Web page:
Tuesday 2019-07-16




By Mbono Mdluli | 2019-02-12

PUBLIC sector associations (PSAs) are calling for a 14.4 per cent CoLA provision in the national budget to be tabled in a fortnight.

The PSAs claim that government owes them 14.4 per cent in respect of the cost of living adjustment (CoLA) which was accumulated in the past two financial years. This was said by Swaziland National Association of Teachers (SNAT) Secretary General Sikelela Dlamini.

Dlamini said this when making known their expectations regarding the budget that is expected to be delivered by Finance Minister Neal Rijkenberg in the next two weeks. Dlamini said the issue of CoLA must be catered for in the budget.

He said the civil servants’ salaries had not been adjusted for a very long time now. He insisted that that had eroded the buying power of the workers, amid the inflation rate that was ever increasing. The secretary general said government owed them 14.4 per cent of the salaries earned by the civil servants.

He further said the percentage owed by government in respect of CoLA was expected to increase in the 2019/2020 financial year because that would mean another year for the government.

 “We are looking at the Central Bank of Eswatini (CBE) to inform us on the inflation rate in April when the next financial year starts and we will be informed of the exact percentage owed to us by the government in the three years,” Dlamini said.

Dlamini further said the workers wanted nothing less than the 14.4 per cent owed to them by the government.

He stated that the minister of finance should include at least the 14.4 per cent when he delivered the budget in Parliament.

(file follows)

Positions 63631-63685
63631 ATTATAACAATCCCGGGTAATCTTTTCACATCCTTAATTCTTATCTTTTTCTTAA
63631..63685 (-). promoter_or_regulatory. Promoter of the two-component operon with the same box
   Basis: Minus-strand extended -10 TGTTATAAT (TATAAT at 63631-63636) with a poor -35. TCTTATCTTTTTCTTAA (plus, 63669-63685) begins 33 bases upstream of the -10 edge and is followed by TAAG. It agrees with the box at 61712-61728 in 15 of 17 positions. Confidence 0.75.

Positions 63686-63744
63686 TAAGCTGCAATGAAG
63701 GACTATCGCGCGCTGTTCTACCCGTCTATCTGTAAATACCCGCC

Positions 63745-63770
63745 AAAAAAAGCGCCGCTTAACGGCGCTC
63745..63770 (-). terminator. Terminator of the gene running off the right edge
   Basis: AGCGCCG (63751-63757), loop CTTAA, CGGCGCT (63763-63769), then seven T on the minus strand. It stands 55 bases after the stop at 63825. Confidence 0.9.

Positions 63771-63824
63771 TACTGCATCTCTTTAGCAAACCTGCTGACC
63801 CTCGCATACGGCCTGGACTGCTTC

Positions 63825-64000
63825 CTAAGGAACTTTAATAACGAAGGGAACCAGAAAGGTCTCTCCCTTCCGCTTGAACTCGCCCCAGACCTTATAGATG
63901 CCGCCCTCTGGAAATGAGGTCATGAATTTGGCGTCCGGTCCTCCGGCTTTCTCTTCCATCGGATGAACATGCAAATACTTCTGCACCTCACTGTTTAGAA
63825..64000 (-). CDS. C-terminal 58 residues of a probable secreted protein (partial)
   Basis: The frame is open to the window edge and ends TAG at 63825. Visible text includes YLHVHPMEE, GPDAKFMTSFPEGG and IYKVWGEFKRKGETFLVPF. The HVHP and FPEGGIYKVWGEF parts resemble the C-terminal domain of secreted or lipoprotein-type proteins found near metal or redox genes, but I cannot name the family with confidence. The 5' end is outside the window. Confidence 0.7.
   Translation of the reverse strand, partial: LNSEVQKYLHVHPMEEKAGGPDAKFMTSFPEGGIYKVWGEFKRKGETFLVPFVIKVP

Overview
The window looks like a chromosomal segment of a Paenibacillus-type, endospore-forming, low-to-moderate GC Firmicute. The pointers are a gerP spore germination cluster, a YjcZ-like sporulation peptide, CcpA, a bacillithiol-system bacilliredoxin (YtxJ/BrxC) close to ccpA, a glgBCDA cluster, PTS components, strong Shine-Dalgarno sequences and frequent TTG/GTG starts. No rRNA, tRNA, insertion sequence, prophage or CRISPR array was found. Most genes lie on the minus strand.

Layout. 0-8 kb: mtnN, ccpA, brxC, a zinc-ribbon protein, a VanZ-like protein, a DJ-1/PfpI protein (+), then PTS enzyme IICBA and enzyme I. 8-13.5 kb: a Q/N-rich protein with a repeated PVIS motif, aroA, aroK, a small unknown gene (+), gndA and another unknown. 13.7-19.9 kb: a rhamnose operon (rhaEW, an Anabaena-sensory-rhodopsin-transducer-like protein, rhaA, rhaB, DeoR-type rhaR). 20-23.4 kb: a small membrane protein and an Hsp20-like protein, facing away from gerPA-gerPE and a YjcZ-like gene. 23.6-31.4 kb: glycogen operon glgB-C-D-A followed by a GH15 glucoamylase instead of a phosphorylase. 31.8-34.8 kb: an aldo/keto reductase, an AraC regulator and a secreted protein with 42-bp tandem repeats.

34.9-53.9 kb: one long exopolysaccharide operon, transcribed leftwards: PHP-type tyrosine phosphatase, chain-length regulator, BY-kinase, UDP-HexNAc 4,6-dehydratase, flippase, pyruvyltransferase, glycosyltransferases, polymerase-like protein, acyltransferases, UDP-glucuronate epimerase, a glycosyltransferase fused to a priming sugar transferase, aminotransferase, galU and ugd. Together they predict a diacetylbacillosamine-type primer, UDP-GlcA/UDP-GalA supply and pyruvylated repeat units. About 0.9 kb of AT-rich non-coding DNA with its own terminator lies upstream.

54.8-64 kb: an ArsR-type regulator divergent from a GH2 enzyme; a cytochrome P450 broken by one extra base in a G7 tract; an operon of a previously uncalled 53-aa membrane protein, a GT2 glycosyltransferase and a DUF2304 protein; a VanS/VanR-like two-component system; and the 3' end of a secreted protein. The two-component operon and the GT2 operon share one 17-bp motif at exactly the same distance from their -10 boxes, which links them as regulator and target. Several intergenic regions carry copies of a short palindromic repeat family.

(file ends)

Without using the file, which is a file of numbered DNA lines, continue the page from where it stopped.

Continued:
National Public Service and Allied Workers Union (NAPSAWU) President Aubrey Sibiya echoed Dlamini’s words. He said it was imperative for the government to allocate a certain amount for the civil servants’ salaries to be increased in the form of the owed CoLA. He said the civil servants had been patient for far too long now and they had to be given what was due to them because life was difficult for the workers.

The CoLA impasse between government and the civil servants started last year in July when government offered to give them zero per cent increment. The government stated that it did not have the money to implement the CoLA, hence it offered the zero per cent.

The civil servants did not accept this as a series of strikes and marches followed thereafter. In September last year, the Industrial Court stopped the PSAs who wanted to take to the streets to try and force government to give them the CoLA. Government had gone to obtain a court order to stop the workers from striking because there was no Legislature or Executive at the time.

The Industrial Court stopped the PSAs though recognising that the strike was lawful. The PSAs shifted the strike to January 28. Again, the Industrial Court stopped the strike because the matter was still before it.

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